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GCSE A* – a step too far?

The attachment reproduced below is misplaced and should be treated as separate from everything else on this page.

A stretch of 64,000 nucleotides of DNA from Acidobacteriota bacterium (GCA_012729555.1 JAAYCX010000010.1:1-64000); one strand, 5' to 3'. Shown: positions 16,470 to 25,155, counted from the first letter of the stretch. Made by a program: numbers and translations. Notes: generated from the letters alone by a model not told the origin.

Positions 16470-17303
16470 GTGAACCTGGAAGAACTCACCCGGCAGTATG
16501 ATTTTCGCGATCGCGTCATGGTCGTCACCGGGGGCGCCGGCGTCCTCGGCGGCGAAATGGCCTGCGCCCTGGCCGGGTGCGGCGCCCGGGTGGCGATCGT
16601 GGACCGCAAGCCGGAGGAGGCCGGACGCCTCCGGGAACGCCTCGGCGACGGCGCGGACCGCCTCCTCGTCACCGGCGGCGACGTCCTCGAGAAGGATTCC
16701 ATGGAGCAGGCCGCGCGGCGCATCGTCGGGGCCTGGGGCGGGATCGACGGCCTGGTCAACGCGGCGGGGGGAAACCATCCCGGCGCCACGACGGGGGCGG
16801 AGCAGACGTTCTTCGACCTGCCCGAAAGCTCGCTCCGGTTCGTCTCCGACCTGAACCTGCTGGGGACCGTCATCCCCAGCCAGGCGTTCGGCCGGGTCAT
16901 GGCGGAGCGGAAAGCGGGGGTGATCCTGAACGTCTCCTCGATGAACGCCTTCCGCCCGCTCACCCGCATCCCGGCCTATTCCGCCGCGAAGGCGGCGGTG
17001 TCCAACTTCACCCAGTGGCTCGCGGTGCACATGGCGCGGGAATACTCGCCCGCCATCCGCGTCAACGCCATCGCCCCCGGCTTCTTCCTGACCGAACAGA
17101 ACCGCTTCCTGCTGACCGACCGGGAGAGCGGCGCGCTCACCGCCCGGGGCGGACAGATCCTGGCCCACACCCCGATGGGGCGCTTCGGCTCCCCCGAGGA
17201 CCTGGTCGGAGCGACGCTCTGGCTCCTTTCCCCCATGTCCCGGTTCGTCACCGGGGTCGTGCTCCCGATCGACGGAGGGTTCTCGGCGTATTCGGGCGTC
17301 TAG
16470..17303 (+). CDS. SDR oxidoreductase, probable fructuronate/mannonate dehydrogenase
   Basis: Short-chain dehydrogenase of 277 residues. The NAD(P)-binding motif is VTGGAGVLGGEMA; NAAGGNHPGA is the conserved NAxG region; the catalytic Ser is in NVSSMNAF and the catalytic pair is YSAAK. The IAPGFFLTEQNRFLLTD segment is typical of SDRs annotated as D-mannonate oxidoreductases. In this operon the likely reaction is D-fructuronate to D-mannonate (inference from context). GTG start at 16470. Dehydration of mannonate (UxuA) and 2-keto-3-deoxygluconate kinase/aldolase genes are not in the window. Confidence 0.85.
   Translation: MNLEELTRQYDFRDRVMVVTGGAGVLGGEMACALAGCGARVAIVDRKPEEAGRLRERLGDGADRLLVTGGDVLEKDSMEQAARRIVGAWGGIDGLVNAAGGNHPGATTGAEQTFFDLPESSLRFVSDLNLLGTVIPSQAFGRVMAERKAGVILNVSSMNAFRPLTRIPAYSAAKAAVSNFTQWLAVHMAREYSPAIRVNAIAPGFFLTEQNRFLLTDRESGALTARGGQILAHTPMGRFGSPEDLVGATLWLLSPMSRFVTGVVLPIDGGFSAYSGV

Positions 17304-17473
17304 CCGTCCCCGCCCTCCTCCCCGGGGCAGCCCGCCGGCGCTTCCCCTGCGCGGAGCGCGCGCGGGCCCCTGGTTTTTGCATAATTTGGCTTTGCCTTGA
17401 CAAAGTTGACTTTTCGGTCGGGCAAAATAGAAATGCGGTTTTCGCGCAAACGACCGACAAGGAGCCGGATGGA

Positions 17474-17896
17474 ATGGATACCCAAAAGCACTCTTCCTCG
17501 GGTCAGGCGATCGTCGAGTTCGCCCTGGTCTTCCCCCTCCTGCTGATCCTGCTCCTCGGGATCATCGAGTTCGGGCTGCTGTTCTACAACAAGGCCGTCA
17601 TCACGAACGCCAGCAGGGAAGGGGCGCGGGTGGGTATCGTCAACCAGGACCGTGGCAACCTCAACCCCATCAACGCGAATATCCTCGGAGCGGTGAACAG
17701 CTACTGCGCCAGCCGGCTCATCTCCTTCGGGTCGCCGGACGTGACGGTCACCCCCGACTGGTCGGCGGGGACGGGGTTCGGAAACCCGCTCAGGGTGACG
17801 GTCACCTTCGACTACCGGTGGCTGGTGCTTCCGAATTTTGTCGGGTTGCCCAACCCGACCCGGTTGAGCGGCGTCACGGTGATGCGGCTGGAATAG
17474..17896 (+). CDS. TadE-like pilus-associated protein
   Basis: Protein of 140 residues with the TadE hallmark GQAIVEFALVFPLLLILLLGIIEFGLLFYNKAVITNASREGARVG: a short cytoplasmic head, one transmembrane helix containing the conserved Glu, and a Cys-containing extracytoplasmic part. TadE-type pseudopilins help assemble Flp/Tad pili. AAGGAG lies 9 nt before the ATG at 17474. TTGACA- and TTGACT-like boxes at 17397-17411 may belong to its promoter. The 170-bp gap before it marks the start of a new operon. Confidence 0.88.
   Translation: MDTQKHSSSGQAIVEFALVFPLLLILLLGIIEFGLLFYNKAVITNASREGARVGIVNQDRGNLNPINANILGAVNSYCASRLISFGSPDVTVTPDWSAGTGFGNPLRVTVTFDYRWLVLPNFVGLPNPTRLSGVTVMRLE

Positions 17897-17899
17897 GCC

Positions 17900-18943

The GCSE results came out today and the newspapers are awash with reports of a turn in the tide for the poor results and teenage drop-outs of recent years. But the images of teen geniuses waving their 12 A* papers splashed across the internet got me thinking about the quality of the education for today's youngsters. Now I know that it's an old debate, and is often countered with accusations of sour-grapes, but I do not understand how so many students are able to get such high grades. Are the exams easier? Does 100% coursework and the abolition of formal exam conditions mean we are giving our young people a leg up the career ladder or simply preparing them for a big slap in the face when it comes to the reality of the world of work? According to reports, some 21.6% of entries were graded an A* or A – an increase of 0.9 percentage points compared with 2008 and 67.1% of GCSEs gained at least a C - a rise of 1.4 percentage points. Now, I was a good student, well good at the subjects I enjoyed, getting myself As in English, English literature and French but I sucked at the other subjects. There really were only a few of the top brainy pupils that scooped majority A grades, and in addition, the highest number of subjects we were able to take was 9 - and you had to almost get a begging letter written by your parents in order to do that! However the Tories have now claimed that the Labour crack-down on underperforming schools (threats of closure where less than a third of students fail to get the regulation 5 GCSEs at grade C or above including English and Maths) have meant that schools have been focusing more on 'soft' subjects in order to boost their places in the league tables. And it certainly seems a far cry from the subject choices I was offered at school in the 1990s. Today the subjects seems so...flighty - so 'skill-less'. Contemporary dance is all very well but will it help you secure that dream job as a social worker or project manager? And more worrying yet is that foreign language entries are falling at a rate of knots with French dropping 6.6% to 188,688, German dropping by 4.2% to 73,469 and Spanish remaining stable. Yet with increasingly global competition, languages should be postively encouraged in schools. Now, before you say, 'things have changed since you were at school', I actually went back to study my A-levels and subsequently my degree when I was in my early 20s. I attained two As and a B and was thrilled - particularly as I had to work hard to get the grades, so I do understand something of what today's youngsters have to go through. My main concern, in reality, is that while we send out our teens with heads full of praise for their A grades, with so many 'high calibre' students, are we simply diluting the market? Who is going to be able to stand apart from the crowd? How can an employer know that the person they are employing is any better than the last if they have nothing different to compare them to? Whatever your thoughts are on this, claims that exams have been dumbed down continue to circulate. This is also evident by the number of private schools that are deserting GCSEs in favour of the alternative International GCSE - a much more traditional O-level-style course that favours exams over coursework. Will this be the answer? Are we just setting our young people up for a fall? Earlier this week we ran a live web chat with the National Apprentice Service and I was pleasantly surprise at how good it sounded. The apprentice came across really well and it seems pretty much a win-win situation - though as we all know, many of the government's best laid plans can come unstuck. So I'll be watching with interest to see what happens.